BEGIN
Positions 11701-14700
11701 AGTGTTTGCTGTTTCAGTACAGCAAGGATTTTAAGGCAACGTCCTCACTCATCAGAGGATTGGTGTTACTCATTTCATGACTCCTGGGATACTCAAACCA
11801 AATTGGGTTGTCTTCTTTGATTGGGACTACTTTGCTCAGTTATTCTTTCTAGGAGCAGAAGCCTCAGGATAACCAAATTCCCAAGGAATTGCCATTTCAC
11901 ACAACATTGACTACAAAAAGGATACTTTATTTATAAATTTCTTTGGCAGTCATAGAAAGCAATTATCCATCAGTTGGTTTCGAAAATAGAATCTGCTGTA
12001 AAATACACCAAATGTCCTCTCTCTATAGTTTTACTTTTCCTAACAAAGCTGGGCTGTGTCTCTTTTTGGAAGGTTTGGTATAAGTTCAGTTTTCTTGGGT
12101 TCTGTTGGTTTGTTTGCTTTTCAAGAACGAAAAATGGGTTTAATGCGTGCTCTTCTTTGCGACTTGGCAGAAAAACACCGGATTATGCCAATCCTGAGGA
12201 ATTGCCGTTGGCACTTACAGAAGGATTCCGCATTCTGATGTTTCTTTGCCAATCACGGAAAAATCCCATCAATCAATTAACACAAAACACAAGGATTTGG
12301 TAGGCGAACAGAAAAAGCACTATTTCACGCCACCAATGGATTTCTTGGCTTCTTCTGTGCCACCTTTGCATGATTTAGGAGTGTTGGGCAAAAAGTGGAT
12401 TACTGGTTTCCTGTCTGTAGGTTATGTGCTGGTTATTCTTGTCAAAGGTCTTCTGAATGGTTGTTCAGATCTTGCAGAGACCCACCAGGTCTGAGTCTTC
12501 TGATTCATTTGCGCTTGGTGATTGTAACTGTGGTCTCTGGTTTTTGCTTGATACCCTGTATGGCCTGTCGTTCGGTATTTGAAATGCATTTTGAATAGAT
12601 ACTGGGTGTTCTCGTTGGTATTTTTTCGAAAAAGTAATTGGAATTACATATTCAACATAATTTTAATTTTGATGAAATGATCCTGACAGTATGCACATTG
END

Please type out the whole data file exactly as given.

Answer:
Positions 11701-14700
11701 AGTGTTTGCTGTTTCAGTACAGCAAGGATTTTAAGGCAACGTCCTCACTCATCAGAGGATTGGTGTTACTCATTTCATGACTCCTGGGATACTCAAACCA
11801 AATTGGGTTGTCTTCTTTGATTGGGACTACTTTGCTCAGTTATTCTTTCTAGGAGCAGAAGCCTCAGGATAACCAAATTCCCAAGGAATTGCCATTTCAC
11901 ACAACATTGACTACAAAAAGGATACTTTATTTATAAATTTCTTTGGCAGTCATAGAAAGCAATTATCCATCAGTTGGTTTCGAAAATAGAATCTGCTGTA
12001 AAATACACCAAATGTCCTCTCTCTATAGTTTTACTTTTCCTAACAAAGCTGGGCTGTGTCTCTTTTTGGAAGGTTTGGTATAAGTTCAGTTTTCTTGGGT
12101 TCTGTTGGTTTGTTTGCTTTTCAAGAACGAAAAATGGGTTTAATGCGTGCTCTTCTTTGCGACTTGGCAGAAAAACACCGGATTATGCCAATCCTGAGGA
12201 ATTGCCGTTGGCACTTACAGAAGGATTCCGCATTCTGATGTTTCTTTGCCAATCACGGAAAAATCCCATCAATCAATTAACACAAAACACAAGGATTTGG
12301 TAGGCGAACAGAAAAAGCACTATTTCACGCCACCAATGGATTTCTTGGCTTCTTCTGTGCCACCTTTGCATGATTTAGGAGTGTTGGGCAAAAAGTGGAT
12401 TACTGGTTTCCTGTCTGTAGGTTATGTGCTGGTTATTCTTGTCAAAGGTCTTCTGAATGGTTGTTCAGATCTTGCAGAGACCCACCAGGTCTGAGTCTTC
12501 TGATTCATTTGCGCTTGGTGATTGTAACTGTGGTCTCTGGTTTTTGCTTGATACCCTGTATGGCCTGTCGTTCGGTATTTGAAATGCATTTTGAATAGAT
12601 ACTGGGTGTTCTCGTTGGTATTTTTTCGAAAAAGTAATTGGAATTACATATTCAACATAATTTTAATTTTGATGAAATGATCCTGACAGTATGCACATTG